March 02, 2010
Some Modest Inquiries

Would the presidentís health care bill fare better if it wasnít longer than War and Peace and nowhere near as interesting? If it was cut to, say, ten pages, even Republicans would be able to digest it and it might now be the law of the land.

Might we take Rachel Maddow more seriously if she didnít wear sneakers on her news show? And wouldnít her news show benefit from more news and less cuteness? On a recent evening Maddow interviewed Sen. Kirsten Gillibrand, the upstate New Yorker who was named to succeed Hillary Clinton when Clinton became capo di tutti cappi di tutti diplomati. When the camera drew back for a long shot of the two women sitting at facing desks we could see that Rachel was ready for some post-punditry hoops. She was wearing what appeared to be Converse high-tops, black with white rubber trimming. Gillibrand, who has shed a few pounds since joining the August Body, is certainly the best-looking Senator and probably one of the smartest. She was soft-spoken, businesslike, not wearing sneakers, and was not in the least bit cute.


Would Chris Matthews find more viewers if he didnít constantly interrupt his guests by answering his own questions and spraying saliva all over the place?

During the presidentís state of the union address, Justice Alito, who was sitting directly in front of the president a couple of rows back, kept shaking his head from side to side in apparent disapproval of what he was hearing. Shouldnít our Supreme Court Justices, even those who are runaway ideologues and hypocrites, at least try to maintain some measure of political neutrality?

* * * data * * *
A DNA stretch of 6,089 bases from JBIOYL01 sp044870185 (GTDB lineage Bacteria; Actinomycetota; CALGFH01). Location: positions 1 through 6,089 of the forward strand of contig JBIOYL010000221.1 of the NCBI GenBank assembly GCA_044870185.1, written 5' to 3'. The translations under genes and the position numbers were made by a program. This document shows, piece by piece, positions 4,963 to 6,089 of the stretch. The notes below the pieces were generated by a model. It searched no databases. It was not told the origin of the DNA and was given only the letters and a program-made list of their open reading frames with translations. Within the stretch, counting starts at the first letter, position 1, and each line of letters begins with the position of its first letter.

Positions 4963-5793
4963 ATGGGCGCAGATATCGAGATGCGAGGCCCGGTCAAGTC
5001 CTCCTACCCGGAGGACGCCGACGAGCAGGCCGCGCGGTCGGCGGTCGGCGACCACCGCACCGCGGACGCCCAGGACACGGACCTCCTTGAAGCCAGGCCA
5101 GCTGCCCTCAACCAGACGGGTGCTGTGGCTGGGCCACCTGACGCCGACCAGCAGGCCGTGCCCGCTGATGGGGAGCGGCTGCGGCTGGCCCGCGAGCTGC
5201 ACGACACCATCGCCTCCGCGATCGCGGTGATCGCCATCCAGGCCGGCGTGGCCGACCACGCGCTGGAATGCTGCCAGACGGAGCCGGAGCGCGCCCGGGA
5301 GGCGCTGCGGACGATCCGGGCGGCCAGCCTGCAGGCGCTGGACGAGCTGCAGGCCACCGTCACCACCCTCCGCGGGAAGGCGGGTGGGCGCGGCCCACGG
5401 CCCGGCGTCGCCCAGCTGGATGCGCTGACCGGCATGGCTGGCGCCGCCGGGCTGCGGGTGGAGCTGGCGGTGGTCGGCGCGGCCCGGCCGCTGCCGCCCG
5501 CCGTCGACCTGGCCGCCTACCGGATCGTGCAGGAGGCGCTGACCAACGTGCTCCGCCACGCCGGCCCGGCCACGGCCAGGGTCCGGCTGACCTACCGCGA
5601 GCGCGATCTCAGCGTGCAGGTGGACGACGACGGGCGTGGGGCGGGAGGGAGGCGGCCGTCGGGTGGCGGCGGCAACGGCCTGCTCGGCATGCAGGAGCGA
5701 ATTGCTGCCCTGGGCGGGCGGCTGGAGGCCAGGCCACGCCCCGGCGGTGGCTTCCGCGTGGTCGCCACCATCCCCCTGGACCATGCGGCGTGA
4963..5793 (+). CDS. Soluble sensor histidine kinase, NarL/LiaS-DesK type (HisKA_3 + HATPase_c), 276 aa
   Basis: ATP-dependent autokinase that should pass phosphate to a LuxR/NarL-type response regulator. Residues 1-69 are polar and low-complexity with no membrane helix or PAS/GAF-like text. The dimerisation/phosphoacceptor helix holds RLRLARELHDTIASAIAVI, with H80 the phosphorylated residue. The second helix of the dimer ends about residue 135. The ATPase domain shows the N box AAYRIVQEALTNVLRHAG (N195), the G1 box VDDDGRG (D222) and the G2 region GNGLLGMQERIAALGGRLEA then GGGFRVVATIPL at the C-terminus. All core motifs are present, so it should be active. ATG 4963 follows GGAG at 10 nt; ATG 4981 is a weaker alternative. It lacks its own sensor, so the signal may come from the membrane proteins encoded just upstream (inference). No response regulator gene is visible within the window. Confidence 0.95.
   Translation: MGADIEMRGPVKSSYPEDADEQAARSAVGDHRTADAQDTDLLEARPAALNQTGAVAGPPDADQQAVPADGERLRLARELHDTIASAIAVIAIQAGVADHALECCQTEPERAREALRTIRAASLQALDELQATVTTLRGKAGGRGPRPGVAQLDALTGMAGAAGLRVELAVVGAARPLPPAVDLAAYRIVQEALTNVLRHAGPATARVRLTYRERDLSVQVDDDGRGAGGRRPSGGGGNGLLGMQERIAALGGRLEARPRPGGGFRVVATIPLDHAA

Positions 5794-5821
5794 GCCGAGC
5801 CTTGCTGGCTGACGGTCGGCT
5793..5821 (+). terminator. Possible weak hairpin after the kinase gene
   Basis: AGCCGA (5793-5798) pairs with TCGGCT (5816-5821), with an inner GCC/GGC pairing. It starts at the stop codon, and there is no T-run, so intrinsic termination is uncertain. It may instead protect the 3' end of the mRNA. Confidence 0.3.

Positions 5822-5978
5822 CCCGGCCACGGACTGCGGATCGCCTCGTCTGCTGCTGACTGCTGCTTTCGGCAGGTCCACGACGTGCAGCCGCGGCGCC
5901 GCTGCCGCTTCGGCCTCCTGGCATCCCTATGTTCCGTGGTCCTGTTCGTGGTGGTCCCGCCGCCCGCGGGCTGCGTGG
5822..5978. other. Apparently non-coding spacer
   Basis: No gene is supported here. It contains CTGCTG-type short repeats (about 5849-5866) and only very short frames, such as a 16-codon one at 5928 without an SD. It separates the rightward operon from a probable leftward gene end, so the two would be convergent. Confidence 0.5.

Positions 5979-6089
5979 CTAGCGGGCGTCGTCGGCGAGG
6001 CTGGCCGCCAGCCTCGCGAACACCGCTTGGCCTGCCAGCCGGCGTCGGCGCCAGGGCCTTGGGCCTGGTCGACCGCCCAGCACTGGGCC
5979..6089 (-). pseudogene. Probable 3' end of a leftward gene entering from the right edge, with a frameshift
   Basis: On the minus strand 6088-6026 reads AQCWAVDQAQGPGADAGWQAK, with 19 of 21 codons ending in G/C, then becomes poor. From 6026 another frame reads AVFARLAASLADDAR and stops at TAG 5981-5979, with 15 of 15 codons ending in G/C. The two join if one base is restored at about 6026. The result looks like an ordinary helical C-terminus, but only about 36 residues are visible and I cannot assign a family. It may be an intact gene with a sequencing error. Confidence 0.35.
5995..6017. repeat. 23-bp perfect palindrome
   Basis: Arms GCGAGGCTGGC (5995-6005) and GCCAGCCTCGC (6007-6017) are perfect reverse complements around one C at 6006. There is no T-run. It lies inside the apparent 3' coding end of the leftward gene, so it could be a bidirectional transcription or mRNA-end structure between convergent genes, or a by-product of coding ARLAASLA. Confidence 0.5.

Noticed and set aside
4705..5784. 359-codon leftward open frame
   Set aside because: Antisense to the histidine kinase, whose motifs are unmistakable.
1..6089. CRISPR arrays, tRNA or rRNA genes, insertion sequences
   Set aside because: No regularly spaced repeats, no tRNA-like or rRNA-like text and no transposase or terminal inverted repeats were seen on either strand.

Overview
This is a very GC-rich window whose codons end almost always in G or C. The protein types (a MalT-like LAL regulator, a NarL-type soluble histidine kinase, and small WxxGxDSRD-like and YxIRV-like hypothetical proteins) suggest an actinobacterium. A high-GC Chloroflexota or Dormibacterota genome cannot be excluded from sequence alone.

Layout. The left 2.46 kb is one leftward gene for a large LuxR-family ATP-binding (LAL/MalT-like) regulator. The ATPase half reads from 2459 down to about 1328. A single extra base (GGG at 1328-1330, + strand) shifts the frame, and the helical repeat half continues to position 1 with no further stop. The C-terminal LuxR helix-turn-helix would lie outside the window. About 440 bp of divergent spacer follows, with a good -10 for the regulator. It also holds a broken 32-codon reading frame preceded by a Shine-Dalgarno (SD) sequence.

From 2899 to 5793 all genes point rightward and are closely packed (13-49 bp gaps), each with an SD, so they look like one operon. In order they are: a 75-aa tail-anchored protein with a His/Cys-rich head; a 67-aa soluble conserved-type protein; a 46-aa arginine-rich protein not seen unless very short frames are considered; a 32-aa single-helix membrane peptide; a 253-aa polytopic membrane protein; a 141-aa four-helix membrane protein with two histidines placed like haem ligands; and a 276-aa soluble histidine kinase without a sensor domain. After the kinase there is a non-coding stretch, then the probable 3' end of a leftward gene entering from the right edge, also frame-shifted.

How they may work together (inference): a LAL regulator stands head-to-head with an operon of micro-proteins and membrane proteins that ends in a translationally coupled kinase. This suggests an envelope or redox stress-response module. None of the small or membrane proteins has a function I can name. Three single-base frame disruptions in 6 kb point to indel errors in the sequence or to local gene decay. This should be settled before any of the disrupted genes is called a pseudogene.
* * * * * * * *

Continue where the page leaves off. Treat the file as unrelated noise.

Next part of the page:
To be sure, thatís an old-fashioned notion and not one that will find favor with the likes of Alito, or with the oddly creepy Chief Justice, with the sneering Scalia, or Clarence the Clown. These gifted legal theorists have now declared that corporations are the same as people and therefore have the right to spend as much money as they want to elect their favorite candidates. Thus forty or fifty years-worth of laws limiting the pernicious influence of powerful corporate interests on democratic elections was wiped away. And those laws prominently included the McCain-Feingold Act, co-sponsored by the recent Republican candidate for the presidency. Nobody is safe from this court.

What is the OíReilly factor? Maybe if we could figure out what it is, we could eliminate it. (Ed. note: It is suavity.) Without his factor, might OíReilly go away, too? Of course, if OíReilly miraculously disappeared, then Keith Olbermann would have nothing to talk about on his news show and maybe he would also go away. As a recovering MSNBC addict, I can say that might not be all bad. Even if you like Olbermann, you can see that heís almost as far out of control as Rachel Maddow.

But if Olbermann is out of control, what can we say about Rush Limbaugh? Itís hard to understand the attraction of a man of such spectacular repulsiveness. Heís fat, loud, ugly, mean as a rabid coyote, utterly cynical, totally irresponsible, dope-addled, and breathtakingly dishonest. He spews hate and broadcasts lies, and, despite these traits, or because of them, lots of people think heís great. A great mystery. But then, lots of people thought Hitler was a fun guy.

A final few tidbits for thought. Why does anyone care what Arianna Huffington thinks? She used to be a loud-mouthed conservative and now sheís a loud-mouthed liberal. Huh?

Who is Glenn Beck and why do we keep hearing about him? There seems to be nothing about him that isnít reprehensible. Nobody likes him, including his mother. Everything he says is a lie. He lacks charm, wit and intelligence. So why the hell do we keep hearing about him? Letís put him out with the trash, with Sam Alitoís manners and OíReillyís factor.


Posted by Paul Duffy at March 02, 2010 05:32 PM
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